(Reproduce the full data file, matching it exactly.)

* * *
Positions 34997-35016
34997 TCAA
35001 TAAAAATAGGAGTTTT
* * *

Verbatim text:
Positions 34997-35016
34997 TCAA
35001 TAAAAATAGGAGTTTT